What is Surprise in D&D 5e?

What is Surprise in D&D 5e

Stealthy characters revolve around getting the drop on their enemies and eliminating a threat before they have a chance to retaliate. In D&D 5e, surprise or often referred to as the “surprise round”, is a great way to award a boon in combat to clever thinking or stealthy characters.

Ambushes are a tactic that has been widely used throughout history and fantasy alike. They give the side that chose to stealthily wait for the perfect opportunity a major advantage over their unsuspecting opponents. These types of tactics have and will change the tide of battles.

D&D 5e is no exception to ambushes or a group stealthily engaging unaware enemies. The surprise mechanic allows creatures to use their clever thinking or stealth proficiency to heavily influence the first round of combat.

However, out of all the mechanics in D&D 5e surprise is one of the most confusing. There are a lot of different factors and intricacies that its comprehension relies on. So for this post, I’m going to dissect the mechanic, but also provide a homebrew solution that myself and many others have adopted.

What is Surprise?

Before anyone rolls initiative it’s the DM’s job to determine if the party or their enemies are attempting to be stealthy. This could be in the form of a hidden ambush, or one side is stealthily creeping towards the other.

Once the DM has determined that someone is trying to do so they’ll then have the ambushing creatures or PCs make a Stealth check. The DC for this check is the enemy’s passive Perception. If the stealth check succeeds, any creature that it succeeded against is then considered surprised.

A surprised creature cannot move or take an action during the first round of combat. They also cannot use their reaction until after their first turn in that round.

All of the rules and intricacies I have mentioned and will mention in this post can be found on page 189 of the Player’s Handbook.

surprise round DnD 5e
You all know how much I love cave fishers, ropers, and other creatures that rely on surprise. Art by Spiral Magus.

Surprise in Actual Play

Your experience with this will vary, but I’ve found that surprise rarely comes up. Part of this could be that my current party has barely any healing abilities. Because of this, I’m less aggressive with enemy ambushes to avoid downing a character before the player gets a chance to play the game.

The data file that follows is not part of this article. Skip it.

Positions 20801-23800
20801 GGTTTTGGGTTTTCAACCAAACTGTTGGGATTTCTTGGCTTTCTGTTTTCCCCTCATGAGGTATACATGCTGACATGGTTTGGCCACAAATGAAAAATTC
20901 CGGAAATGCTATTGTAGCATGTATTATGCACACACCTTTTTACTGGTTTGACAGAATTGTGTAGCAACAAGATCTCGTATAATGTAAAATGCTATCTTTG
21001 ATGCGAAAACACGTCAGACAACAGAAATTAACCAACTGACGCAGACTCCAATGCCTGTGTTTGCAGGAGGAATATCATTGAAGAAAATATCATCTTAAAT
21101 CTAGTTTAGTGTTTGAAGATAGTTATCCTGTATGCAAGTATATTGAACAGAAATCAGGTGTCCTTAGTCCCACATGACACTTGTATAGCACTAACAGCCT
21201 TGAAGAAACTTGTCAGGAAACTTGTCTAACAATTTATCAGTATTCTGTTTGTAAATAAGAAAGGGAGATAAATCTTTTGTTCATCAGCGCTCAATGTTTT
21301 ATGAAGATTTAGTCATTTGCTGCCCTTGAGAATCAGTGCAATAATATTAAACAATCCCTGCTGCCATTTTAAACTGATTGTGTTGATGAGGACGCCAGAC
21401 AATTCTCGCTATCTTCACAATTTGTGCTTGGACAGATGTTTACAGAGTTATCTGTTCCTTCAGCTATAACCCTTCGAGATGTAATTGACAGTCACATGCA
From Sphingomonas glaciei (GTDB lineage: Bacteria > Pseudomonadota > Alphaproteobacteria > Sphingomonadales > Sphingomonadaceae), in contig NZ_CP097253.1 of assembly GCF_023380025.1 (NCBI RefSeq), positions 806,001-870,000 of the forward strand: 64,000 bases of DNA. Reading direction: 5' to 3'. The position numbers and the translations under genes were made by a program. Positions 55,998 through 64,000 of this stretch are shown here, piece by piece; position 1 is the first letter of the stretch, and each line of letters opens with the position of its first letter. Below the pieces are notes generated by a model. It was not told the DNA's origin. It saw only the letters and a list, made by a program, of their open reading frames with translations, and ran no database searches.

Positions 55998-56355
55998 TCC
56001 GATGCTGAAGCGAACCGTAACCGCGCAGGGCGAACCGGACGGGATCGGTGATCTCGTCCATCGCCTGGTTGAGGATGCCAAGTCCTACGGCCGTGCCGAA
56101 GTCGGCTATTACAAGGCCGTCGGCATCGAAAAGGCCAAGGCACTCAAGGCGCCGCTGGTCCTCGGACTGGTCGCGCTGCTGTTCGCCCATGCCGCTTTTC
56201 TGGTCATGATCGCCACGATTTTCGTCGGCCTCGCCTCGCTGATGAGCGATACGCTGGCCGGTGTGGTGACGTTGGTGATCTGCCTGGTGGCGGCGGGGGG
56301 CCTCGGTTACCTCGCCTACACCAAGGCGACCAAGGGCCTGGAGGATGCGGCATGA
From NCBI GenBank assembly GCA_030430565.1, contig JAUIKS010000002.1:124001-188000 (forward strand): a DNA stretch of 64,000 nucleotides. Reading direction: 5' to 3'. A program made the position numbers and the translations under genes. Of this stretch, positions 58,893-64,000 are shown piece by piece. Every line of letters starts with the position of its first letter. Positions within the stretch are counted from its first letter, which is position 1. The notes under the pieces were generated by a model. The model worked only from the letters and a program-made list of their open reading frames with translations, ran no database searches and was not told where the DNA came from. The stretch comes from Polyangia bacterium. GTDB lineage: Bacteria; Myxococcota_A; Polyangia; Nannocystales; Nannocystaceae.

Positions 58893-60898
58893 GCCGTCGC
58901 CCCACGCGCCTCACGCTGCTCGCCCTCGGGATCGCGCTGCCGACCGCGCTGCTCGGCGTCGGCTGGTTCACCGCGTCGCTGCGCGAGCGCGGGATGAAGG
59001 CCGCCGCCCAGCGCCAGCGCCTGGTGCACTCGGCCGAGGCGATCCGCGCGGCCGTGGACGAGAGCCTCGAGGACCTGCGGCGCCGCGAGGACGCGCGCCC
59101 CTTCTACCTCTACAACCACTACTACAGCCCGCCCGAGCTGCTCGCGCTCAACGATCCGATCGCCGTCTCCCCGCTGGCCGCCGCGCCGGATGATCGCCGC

Either way, the party will have to be very stealthy to get the jump on their enemies, and the same goes for creatures trying to get the jump on the party.

On the other hand, surprise could be a core mechanic for a group whose party composition includes lots of dexterous or stealthy characters. It’s going to depend a lot on the playstyle of the group and the DM, but in general, it’s not a very common occurrence.

I’ve mentioned ambushing a few times so far as it’s an easy way to visualize how surprise works. If a creature is able to hide behind something and surprise their foe, they’d also gain advantage on an attack roll due to being hidden.

My Issues with Surprise

Personally, I find rules as written (RAW) surprise to be a clunky mechanic. It’s pretty damn confusing for new players to get a hold of.

The mechanic also dictates that “any character or monster that doesn’t notice a threat is surprised at the start of the encounter”. This means that so long as at least 1 party member beats out the creatures’ passive Perception, all of the creatures will lose their turn during the first round of combat.

This doesn’t feel right to me, narratively speaking. I understand the rogue getting the jump on their enemy. That makes sense. I don’t understand the paladin, cleric, and fighter with their noisy metal armor getting the jump on their enemy just because the rogue did.

How To Counter Surprise

Stand Watch and Stay Vigilant

This may be more of a homebrew ruling, but it’s one that I use since it makes narrative sense. If a creature or a player is keeping watch or actively looking for something I would give them a chance to contest the ambushing creatures’ Stealth checks with a Perception check of their own as opposed to using their passive Perception.

A creature actively on the look-out should have a potential bonus to locating ambushes or hidden threats. I feel like a contested roll is a fair compromise. It gives the vigilant characters or creatures a chance to counter the ambush while still giving the ambushers a chance to surprise their enemy.

surprise round DnD 5e
The lady and the horses totally know what’s about to go down. Art by Felicia Cano and Fantasy Flight Games.

The Alert Feat

This feat single-handedly counters the surprise mechanic. I’m not exaggerating when I say that too. Part of the feat is that “you can’t be surprised while you are conscious”. As long as you are not caught sleeping you’ll be unable to be surprised.